Literature review basics

A literature review synthesizes and analyzes previous research in a field to inform an audience and establish background knowledge. Literature reviews are most often part of a larger work, like a research article, but may also be written as their own piece to demonstrate a student’s understanding of a concept. In addition to providing the reader with background information relevant to the topic or research question, a literature review may help to identify gaps in the current body of knowledge or criticize previous research practices as a way to present potential for future research.

Why do we write literature reviews?

Literature reviews mainly serve as the section in a research article where the author presents and criticizes relevant background information and may describe the significance their research will have in the field based on this prior research. University students will most often write literature reviews as individual pieces in order to demonstrate their ability to conduct research and understand course content. They are commonly written in social and health science classes, but may be a part of any course in any field.

Narrowing down a topic

  • Use the Knowledge Center or Savitt Library to access databases that can provide you with reputable literature or can help narrow your results to your field (e.g. PubMed is great for health and medical sciences)
  • Make a list of keywords and phrases to use while searching for articles
  • Use Boolean operators (conjunction words, such as AND, OR, and NOT, that help combine or exclude keywords during a search) to define the relationship between certain keywords (e.g. colon health AND fruit intake OR vegetable intake NOT vegetarian diet)
  • Take some time to read up on the current literature; abstracts and results sections are especially helpful in identifying what is relevant to your field or topic of interest
  • Take note of the questions you have while reading and consider if any of these questions have potential to serve as a question of interest for your literature review
  • Take note of how many results you are getting for particular topics. Too many results and your topic may not be narrow enough; too few results and your topic may be too niche to write a comprehensive enough review



  • Presents the general context of the literature, including basic background information
  • Defines key terms important to the topic
  • Describes why the following research should be conducted
  • Includes a thesis statement or research question that will be investigated in the results and discussion sections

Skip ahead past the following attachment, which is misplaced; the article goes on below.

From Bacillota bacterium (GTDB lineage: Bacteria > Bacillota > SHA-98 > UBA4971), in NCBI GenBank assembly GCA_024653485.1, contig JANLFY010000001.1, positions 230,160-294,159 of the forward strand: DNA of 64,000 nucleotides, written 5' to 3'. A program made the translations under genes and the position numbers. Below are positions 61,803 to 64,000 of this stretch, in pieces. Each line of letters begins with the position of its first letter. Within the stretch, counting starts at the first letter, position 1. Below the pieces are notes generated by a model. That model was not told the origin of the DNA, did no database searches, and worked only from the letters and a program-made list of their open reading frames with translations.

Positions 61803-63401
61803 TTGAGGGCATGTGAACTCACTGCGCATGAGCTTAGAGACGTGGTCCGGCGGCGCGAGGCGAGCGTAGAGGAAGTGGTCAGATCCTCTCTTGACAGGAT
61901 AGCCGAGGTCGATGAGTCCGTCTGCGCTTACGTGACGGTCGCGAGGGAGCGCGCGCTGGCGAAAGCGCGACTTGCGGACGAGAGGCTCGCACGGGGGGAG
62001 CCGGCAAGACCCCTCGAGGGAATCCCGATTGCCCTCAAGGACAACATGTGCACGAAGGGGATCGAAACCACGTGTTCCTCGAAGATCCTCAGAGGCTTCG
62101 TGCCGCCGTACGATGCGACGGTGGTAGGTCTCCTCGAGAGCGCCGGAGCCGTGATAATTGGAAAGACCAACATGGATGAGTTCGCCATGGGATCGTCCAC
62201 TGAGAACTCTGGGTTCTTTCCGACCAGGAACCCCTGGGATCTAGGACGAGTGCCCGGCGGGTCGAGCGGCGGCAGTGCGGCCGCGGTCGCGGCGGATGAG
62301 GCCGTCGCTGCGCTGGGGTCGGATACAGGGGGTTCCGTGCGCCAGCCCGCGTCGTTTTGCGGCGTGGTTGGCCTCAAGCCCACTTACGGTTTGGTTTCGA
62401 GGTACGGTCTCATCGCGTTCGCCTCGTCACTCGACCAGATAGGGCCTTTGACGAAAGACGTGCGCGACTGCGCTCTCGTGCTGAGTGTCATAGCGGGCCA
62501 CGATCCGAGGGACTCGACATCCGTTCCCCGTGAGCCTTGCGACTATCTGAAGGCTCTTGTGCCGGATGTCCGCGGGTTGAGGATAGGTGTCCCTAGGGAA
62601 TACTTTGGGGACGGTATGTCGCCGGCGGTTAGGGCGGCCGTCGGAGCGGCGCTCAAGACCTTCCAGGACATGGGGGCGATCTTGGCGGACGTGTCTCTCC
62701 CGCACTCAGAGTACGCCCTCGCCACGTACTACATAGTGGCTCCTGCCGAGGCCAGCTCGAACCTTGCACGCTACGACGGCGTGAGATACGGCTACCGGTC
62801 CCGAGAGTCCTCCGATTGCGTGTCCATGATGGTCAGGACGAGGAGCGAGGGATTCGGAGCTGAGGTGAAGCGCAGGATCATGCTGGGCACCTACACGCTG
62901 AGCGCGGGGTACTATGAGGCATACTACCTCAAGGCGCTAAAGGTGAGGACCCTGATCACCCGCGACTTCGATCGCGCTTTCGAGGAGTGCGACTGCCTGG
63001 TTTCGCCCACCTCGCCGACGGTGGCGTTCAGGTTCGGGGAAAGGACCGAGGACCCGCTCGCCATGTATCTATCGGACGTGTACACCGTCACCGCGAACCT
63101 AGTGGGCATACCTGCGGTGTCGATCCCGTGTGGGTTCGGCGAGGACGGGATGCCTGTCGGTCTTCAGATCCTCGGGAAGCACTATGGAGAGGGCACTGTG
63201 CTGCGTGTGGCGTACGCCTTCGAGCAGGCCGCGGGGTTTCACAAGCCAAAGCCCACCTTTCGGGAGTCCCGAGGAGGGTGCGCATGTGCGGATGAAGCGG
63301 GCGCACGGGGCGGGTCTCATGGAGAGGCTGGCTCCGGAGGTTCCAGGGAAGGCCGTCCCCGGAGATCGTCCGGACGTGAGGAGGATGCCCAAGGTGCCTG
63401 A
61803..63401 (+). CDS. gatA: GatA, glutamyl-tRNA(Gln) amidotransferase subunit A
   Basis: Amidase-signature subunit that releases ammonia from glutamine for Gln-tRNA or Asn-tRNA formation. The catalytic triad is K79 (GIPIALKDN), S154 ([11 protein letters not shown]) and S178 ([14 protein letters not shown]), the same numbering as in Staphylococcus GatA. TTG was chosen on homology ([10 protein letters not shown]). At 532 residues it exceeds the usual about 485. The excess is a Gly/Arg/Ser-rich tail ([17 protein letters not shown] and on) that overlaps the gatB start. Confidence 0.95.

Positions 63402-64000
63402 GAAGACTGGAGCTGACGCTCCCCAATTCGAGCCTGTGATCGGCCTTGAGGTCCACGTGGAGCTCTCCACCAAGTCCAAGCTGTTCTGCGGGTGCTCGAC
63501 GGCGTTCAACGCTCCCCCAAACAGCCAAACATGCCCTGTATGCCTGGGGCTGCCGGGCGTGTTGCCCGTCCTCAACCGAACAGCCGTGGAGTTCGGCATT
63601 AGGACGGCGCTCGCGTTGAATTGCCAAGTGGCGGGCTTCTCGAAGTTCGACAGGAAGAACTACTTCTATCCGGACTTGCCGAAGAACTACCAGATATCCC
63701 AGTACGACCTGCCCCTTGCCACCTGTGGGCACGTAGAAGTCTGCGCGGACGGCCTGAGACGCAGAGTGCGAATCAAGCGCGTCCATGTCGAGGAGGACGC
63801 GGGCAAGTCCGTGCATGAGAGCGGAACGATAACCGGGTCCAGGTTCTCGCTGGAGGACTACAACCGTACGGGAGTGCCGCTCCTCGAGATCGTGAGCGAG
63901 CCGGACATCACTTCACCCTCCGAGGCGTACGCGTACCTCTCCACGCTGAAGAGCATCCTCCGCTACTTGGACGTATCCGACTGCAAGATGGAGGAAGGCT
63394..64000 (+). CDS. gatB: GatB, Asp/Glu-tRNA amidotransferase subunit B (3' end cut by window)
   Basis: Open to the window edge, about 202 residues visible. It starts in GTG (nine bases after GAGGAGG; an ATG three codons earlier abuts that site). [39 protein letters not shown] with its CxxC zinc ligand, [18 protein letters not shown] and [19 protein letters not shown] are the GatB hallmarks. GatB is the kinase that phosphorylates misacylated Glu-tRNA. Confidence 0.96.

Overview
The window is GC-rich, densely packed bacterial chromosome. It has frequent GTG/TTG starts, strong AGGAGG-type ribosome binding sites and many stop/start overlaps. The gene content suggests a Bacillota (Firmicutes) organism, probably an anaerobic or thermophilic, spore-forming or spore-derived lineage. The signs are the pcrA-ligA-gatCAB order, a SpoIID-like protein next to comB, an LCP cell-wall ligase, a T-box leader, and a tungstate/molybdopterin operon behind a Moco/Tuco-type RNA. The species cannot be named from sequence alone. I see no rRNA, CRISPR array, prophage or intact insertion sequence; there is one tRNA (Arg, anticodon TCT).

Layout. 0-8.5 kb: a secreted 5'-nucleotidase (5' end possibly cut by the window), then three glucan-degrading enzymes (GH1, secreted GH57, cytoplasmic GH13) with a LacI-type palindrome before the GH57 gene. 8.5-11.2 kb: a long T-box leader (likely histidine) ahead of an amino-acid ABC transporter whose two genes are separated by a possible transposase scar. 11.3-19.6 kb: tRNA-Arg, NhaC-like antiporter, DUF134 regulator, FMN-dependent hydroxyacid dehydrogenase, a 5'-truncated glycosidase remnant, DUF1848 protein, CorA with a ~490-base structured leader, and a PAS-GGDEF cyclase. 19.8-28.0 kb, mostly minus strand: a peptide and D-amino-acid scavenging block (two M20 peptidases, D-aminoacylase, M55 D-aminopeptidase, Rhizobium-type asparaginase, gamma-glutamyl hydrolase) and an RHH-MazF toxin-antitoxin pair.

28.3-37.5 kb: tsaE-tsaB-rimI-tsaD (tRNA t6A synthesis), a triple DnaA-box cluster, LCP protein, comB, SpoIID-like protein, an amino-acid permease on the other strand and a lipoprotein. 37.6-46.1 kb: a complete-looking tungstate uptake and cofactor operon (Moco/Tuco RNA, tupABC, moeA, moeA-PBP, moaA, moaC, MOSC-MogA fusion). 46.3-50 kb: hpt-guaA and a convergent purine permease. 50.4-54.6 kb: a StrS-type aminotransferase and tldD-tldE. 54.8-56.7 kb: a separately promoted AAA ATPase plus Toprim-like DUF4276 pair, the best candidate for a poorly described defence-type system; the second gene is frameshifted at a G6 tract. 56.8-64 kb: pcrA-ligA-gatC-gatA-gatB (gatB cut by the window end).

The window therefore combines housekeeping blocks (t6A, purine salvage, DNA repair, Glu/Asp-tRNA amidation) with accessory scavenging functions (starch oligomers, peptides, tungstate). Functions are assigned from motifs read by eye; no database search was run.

• Describes your process in collecting and reviewing the literature
  • Details:
    • The databases you used (e.g. PubMed, Ebsco Host, etc.)
    • Any filters applied to your search (e.g. date limitations, only peer-reviewed scholarly sources, articles only available in English, etc.)
    • How you selected key words and phrases (Did any key words not elicit the results you wanted? What combinations of keywords worked best?)
    • What inclusion/exclusion criteria you used to select articles and what justifies these criteria
      • Inclusion/exclusion criteria are aspects of a study that determine whether or not you will include the information in your review, such as publication date (e.g. no research published more than 10 years prior) or study population (e.g. studies concerning only women over the age of 50)

Results/review of literature

  • Summarizes, synthesizes, and critically analyzes the literature included in the review
  • Informs the reader of the current research
  • Is most often broken up into subsections
    • These subsections can be organized in a number of ways, depending on the aims of the writer
  • Results could be presented:
    • Chronologically: if the order in which research was conducted and discoveries were made is relevant to the purpose of the literature review
    • Thematically: if the relationships between certain topics or theories is important
    • By individual questions: if multiple conclusions need to be made to support the purpose of the literature review
    • Or any logical approach to support your purpose


  • Presents the significance of the results you discussed in the previous section
  • Includes any important criticisms you made, trends you noticed, limitations of research methods, or relevant conclusions to your research question
  • Describes the significance of your research to the greater body of knowledge and any thoughts you have for future research


  • Is most often the shortest section of a literature review (usually just a paragraph or two)
  • Restates the intended research question
  • Sums up the reason for the research
  • Describes the most significant conclusions from the results and discussion sections.

*Although this resource provides basic guidelines for a literature review, the expectations for this type of assignment may change with your professor’s preferences. If you are in doubt about how to approach a literature review, always follow up with your rubric, syllabus, professor or teaching assistant.


Galvan, J. L. (2009). Writing Literature Reviews: A Guide for Students of the Social and Behavioral Sciences. Glendale: Pyrczak Publishing.

Ling Pan, M. (2008). Preparing Literature Reviews: Qualitative and Quantitative Approaches. Glendale: Pyrczak Publishing.

University of North Carolina Writing Center. (2018). Literature Reviews. Retrieved from

Contributed by: Emily Tudorache